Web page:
Talk about kicking something when it's down. Microsoft's entertainment boss Robbie Bach has become the latest big name to come out with criticism of PSP. Speaking about Microsoft's Zune in an interview Venture Beat, Bach has voiced his opinion there are lessons to learn from Sony's handheld – highlighting the console's lack of original games and local storage in particular.

"The PSP is a reasonably successful product at the profit-and-loss level," he says. "But as a product concept, there are cautionary tales to learn from it. While it is good at producing audio, it's not a good music player because it doesn't have local storage (except for flash memory slots). You can't keep your music there. It has a beautiful screen, but you can only get the video under the Universal Media Disc format. That format hasn't been successful.

"On a game level, it has done well. But even there, it is mostly PlayStation 2 ports. There isn't much original content. When you do these devices, they can't be pretty good at a lot of things. They need to be great at what they do."

The PS2 reference seems a little harsh and in need of updating, but Bach continues by comparing Zune to PSP, and pointing out where Microsoft's product will differ and improve on what Sony's has to offer.

"Zune is a great music player. We have local storage, a marketplace, the social network. We didn't do video right out of the gate because you want to do those things in a high-quality way. Same thing in the gaming space. It is technically possible to do games on there. But you aren't going to see a broad gaming effort from us until we sort that through and have it figured out. I don't think of Zune like the PSP. The PSP is a game player that also does video and music. We think of Zune as a broad-based entertainment device."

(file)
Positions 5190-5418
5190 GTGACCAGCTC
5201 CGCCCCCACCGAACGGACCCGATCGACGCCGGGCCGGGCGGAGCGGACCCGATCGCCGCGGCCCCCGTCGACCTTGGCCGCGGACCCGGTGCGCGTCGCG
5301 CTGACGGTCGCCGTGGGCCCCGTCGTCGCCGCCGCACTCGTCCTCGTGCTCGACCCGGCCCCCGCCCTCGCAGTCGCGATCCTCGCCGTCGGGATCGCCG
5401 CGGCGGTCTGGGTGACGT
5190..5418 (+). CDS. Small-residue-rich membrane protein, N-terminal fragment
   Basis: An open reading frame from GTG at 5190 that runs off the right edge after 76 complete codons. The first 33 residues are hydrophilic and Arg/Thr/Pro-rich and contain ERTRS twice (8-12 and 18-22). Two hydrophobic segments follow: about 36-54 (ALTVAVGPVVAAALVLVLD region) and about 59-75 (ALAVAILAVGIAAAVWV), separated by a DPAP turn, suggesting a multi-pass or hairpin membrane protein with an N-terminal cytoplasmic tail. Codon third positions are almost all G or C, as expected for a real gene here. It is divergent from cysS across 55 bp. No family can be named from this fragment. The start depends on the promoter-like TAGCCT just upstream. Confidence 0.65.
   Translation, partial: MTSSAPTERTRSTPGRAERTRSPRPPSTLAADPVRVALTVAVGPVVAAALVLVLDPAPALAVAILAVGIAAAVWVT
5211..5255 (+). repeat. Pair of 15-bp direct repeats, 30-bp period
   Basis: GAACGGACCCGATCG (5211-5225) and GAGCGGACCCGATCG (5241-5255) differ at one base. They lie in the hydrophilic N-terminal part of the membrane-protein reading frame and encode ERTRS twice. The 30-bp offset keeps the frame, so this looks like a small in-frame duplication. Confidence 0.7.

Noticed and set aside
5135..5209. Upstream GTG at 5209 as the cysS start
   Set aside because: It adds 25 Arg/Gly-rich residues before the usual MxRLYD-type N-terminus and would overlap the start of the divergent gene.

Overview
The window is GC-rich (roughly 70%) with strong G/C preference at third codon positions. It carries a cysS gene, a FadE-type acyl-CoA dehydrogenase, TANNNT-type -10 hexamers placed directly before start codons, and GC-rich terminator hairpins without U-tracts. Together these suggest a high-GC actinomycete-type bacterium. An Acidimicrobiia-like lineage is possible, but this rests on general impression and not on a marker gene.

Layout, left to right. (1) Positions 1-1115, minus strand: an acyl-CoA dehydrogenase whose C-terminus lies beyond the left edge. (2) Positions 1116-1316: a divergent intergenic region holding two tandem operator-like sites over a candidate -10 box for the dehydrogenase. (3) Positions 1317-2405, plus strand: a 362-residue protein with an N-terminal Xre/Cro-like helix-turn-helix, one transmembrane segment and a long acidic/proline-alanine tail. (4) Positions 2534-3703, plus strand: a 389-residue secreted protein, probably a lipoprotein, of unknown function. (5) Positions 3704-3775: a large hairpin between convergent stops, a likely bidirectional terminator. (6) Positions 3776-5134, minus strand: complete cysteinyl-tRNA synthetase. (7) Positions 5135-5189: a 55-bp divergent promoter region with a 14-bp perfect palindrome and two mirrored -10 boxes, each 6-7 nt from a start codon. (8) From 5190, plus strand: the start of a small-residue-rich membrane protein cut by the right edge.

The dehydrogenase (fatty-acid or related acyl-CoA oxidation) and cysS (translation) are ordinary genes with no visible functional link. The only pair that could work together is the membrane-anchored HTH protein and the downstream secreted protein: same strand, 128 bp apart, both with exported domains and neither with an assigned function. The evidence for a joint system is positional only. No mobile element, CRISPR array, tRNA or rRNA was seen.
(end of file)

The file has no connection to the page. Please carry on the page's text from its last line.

The two products are undoubtedly different, with PSP designed as a games console first and foremost. At least in our view. Which is why we (cautiously) join the many people out there who disagree with Sony's decision to introduce new applications and uses for PSP which seem to be diluting its impact as a games console.

Then again, you could argue whether users would prefer Sony wasn't constantly improving the functionality of the console? PSP might be suffering from a bit of an identity crisis in terms of marketing but no one can dispute owners are at least being offered plenty of choice. While they wait for more games to turn up.

And the point is that if it had more games, the multimedia facet wouldn't even get brought into discussion as criticism – it would simply be an additional component for those wishing to exploit it.